YOU ARE HERE: LAT HomeCollections


Protective 8-year-old can find a mentor

Lupe battles nightmares spurred by his father's abuse toward his mother. Camp will give him a chance to have a male role model.

June 25, 2004|Michael Ordona | Times Staff Writer

Until recently, Lupe was terrorized by nightmares about monsters. It got so bad for the wide-eyed 8-year-old with unruly black hair that he was afraid to go to sleep.

"His nightmares were a manifestation of his fears and worries about his family," said school-based counselor Bonnie Pack of Family Service Agency of Santa Barbara.

Lupe's mother, Aurora, said she was a victim of domestic violence, and her four children witnessed their father physically abusing her.

As a result, the kids became obsessively protective of her.

The father is currently incarcerated at Lompoc Federal Penitentiary on drug-related charges.

Through an interpreter, Aurora said that, although the family moved to the area from Mexico two years ago to be near him, she and the kids' father are not likely to reconcile.

"The children really want to know where Dad is, and now that we're here, how come we can't see him," she said.

Lupe loves cars and trucks and wants to be a mechanic when he grows up. He's fascinated by hydraulics; he wants to make his mother's car hop up and down.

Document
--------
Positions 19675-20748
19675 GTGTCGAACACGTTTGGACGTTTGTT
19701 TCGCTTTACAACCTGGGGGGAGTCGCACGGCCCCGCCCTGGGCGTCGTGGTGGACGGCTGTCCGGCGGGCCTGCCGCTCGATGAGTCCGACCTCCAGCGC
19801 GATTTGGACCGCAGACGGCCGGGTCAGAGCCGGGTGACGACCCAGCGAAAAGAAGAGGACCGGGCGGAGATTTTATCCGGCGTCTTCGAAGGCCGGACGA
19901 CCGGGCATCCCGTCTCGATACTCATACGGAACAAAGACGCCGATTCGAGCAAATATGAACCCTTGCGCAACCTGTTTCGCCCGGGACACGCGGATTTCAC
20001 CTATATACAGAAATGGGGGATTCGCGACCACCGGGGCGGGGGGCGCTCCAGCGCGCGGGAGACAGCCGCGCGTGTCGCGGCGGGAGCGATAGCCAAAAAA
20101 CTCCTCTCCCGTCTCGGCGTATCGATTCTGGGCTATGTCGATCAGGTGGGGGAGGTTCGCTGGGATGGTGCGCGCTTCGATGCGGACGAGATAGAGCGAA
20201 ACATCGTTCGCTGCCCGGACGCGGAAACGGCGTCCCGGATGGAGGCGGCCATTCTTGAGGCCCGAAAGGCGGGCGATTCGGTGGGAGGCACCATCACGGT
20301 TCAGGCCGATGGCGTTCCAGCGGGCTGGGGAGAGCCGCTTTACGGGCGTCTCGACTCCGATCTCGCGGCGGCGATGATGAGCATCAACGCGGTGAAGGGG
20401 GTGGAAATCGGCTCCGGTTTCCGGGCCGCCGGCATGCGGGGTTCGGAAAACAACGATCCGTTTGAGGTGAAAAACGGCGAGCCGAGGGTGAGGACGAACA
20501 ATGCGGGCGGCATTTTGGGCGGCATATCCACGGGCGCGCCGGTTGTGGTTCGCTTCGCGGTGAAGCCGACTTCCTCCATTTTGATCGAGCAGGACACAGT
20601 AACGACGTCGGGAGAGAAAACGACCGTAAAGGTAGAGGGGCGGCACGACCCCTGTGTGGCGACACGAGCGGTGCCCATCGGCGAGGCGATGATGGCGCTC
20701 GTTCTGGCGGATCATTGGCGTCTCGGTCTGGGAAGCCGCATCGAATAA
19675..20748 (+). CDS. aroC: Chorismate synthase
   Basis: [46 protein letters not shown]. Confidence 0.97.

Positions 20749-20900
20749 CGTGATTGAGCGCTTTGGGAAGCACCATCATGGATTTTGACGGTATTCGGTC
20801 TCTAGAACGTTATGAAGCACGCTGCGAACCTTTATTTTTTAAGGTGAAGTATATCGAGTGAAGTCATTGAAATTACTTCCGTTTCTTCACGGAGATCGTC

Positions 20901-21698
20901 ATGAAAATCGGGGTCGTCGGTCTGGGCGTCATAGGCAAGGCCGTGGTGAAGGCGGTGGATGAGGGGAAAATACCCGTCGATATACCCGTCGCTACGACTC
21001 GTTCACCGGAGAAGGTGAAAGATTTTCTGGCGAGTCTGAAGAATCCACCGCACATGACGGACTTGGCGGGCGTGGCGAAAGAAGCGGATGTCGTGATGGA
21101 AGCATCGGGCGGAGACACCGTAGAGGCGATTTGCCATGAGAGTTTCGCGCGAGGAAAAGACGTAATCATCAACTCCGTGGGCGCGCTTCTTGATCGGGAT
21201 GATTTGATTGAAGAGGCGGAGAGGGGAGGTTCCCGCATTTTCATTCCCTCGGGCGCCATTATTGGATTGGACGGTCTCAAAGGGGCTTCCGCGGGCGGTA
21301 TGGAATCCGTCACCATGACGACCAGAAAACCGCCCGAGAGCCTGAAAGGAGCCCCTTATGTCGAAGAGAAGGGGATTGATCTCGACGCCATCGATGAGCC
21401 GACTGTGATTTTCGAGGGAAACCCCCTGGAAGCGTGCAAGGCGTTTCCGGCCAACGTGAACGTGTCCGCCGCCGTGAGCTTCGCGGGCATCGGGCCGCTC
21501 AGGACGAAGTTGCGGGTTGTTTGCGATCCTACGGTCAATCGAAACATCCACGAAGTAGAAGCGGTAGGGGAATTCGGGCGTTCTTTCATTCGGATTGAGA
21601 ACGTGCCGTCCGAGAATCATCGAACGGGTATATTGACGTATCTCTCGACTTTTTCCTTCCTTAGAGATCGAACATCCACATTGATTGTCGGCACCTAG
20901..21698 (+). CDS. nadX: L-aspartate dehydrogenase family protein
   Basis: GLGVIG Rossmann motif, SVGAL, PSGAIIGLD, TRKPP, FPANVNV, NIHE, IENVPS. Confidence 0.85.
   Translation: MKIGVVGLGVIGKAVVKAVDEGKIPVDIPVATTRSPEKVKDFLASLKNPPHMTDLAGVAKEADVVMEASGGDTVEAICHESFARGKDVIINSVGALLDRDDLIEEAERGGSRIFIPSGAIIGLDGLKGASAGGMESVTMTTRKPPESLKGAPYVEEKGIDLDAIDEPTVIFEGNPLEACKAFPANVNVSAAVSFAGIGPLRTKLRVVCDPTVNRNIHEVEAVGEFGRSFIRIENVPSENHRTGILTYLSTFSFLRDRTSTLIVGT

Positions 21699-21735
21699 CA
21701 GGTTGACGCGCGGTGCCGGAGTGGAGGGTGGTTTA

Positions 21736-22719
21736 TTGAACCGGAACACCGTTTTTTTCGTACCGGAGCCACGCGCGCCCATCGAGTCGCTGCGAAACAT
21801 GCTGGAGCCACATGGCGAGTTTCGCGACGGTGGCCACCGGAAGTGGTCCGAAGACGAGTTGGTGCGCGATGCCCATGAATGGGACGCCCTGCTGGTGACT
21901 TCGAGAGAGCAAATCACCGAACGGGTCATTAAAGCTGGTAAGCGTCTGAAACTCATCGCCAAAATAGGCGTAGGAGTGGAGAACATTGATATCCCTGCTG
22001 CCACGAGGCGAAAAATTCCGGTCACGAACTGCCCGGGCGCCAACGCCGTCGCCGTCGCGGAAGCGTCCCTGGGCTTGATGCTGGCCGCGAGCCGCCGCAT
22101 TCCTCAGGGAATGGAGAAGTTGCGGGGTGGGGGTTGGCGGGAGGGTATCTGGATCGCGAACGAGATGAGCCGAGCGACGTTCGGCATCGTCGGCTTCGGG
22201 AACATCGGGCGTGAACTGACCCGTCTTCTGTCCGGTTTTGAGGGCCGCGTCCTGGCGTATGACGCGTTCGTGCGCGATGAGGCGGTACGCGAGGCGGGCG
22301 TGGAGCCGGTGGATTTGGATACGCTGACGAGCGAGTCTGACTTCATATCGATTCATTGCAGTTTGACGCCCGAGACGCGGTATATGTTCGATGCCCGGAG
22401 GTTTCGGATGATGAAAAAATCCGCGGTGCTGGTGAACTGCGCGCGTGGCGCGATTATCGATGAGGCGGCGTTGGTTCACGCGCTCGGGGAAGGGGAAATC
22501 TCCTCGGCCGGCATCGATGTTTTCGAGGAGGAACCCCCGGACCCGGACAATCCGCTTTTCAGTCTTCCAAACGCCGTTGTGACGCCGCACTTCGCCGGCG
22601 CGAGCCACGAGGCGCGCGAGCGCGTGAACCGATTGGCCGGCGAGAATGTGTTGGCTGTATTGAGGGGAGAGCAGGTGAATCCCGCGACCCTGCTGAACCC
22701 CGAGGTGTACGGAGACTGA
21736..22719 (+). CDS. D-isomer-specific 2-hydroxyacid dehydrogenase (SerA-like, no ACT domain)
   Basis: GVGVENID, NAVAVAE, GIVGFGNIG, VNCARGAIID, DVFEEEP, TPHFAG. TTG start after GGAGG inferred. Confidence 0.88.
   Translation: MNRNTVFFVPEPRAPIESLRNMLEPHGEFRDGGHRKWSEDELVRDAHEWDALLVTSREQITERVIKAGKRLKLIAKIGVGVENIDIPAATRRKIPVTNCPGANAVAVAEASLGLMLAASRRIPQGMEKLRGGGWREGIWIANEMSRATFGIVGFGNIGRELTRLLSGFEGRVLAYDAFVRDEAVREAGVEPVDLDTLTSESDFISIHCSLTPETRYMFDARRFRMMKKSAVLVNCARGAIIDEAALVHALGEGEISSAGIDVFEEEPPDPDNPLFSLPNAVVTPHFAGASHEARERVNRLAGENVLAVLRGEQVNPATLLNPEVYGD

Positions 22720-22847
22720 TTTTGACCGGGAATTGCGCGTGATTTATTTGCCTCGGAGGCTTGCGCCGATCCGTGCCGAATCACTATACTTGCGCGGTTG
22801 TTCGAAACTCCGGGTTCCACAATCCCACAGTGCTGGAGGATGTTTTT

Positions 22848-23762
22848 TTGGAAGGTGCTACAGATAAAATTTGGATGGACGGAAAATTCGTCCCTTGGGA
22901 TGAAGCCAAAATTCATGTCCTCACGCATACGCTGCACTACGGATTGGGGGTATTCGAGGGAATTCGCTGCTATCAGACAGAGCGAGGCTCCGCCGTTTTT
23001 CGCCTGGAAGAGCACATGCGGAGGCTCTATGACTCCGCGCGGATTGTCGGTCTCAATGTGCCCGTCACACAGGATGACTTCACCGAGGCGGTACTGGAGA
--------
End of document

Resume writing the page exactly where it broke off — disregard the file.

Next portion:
"He's very passionate in saying that when he gets older, he's going to buy his mom a car, things they don't have now," said Sonia Lopez, a family advocate at Family Service Agency.

He's also a dedicated student who says he would rather be in school than on vacation.

He loves math and, though he has only been in the U.S. for two years, is working at grade level.

But the kids' fears for their mother's safety remain.

Said Lopez, "She wants them to do things, because they just stay by her side and don't want to go out.

"He would really benefit from a positive experience, to know that life's not just what he's been seeing."

Lupe will go to camp next month courtesy of the Los Angeles Times Summer Camp Campaign.

"There are a lot of male figures who are very strong and positive there ... role models," said Lesa Larson, camp counselor for the Salvation Army. "All it takes is one."

In the meantime, Lupe is no longer having the nightmares. His mother credits Family Service's Pack.

Pack said she taught him "ways of relaxation and also changing his dreams, entering his dreams and taking control."

And beating the monsters.

About 11,000 children will go to camp this summer thanks to the $1.6 million raised last year.

The annual fundraising campaign is part of the Los Angeles Times Family Fund, a fund of the McCormick Tribune Foundation, which this year will match the first $1.1 million in contributions at 50 cents on the dollar.

Donations are tax-deductible.

For more information, call (213) 237-5771. To make credit card donations, visit

To send checks, use the attached coupon. Do not send cash.

Unless requested otherwise, gifts of $50 or more will be acknowledged in The Times.

Los Angeles Times Articles